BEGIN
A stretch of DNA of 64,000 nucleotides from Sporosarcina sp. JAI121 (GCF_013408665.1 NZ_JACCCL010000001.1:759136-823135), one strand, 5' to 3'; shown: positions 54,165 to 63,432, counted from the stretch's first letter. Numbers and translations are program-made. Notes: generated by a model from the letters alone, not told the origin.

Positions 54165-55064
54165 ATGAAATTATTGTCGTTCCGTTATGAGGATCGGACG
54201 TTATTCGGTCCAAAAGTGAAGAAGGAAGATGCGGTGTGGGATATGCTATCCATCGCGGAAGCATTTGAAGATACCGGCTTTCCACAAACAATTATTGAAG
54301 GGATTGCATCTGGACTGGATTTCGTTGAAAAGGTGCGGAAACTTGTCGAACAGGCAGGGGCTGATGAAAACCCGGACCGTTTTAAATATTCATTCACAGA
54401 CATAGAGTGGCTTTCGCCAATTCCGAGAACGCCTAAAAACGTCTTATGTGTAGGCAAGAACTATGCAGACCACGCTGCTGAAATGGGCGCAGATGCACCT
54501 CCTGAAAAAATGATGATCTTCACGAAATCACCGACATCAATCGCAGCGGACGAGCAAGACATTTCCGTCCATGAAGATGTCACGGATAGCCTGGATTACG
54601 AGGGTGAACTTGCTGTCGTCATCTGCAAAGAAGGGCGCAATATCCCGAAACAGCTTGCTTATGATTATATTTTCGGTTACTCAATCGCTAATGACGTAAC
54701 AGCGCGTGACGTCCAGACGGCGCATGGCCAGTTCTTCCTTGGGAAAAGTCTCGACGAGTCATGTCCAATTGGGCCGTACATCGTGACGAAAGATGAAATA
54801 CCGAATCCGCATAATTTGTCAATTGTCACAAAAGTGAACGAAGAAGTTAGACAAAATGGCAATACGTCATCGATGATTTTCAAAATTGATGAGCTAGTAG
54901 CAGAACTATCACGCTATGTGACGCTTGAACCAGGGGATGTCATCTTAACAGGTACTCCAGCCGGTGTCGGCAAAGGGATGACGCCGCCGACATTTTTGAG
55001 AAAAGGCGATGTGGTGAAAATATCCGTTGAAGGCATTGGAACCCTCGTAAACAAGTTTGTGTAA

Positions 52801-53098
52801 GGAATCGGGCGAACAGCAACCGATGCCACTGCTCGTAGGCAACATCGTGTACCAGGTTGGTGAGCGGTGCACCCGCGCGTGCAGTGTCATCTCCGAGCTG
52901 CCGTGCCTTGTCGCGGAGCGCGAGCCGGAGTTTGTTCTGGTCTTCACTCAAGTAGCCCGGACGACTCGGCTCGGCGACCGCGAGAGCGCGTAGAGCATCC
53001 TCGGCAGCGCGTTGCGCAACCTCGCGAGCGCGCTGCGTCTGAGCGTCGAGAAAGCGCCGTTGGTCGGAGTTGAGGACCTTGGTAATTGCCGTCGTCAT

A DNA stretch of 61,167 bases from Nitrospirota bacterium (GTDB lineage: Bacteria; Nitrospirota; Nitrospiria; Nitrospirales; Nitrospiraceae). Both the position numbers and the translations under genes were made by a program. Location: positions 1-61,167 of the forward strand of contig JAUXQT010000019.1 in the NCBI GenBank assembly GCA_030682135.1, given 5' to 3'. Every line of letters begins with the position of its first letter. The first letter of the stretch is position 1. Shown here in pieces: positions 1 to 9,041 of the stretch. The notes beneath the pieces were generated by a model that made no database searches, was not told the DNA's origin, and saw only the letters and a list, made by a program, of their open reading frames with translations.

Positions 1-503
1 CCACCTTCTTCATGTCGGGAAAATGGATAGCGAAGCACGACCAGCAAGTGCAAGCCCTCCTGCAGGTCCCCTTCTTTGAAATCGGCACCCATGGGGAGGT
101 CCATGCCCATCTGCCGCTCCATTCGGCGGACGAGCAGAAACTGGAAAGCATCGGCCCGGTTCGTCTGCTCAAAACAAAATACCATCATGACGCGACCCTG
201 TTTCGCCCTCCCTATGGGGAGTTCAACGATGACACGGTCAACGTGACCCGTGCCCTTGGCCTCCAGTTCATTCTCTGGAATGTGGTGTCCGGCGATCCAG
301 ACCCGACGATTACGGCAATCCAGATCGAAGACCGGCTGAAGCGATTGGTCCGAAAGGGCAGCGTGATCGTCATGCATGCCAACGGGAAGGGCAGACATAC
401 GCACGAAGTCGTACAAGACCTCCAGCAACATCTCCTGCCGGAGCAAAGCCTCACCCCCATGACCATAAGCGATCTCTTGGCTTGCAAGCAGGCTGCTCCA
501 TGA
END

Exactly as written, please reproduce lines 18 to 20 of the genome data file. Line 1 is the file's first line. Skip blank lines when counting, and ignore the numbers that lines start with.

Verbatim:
Positions 1-503
1 CCACCTTCTTCATGTCGGGAAAATGGATAGCGAAGCACGACCAGCAAGTGCAAGCCCTCCTGCAGGTCCCCTTCTTTGAAATCGGCACCCATGGGGAGGT
101 CCATGCCCATCTGCCGCTCCATTCGGCGGACGAGCAGAAACTGGAAAGCATCGGCCCGGTTCGTCTGCTCAAAACAAAATACCATCATGACGCGACCCTG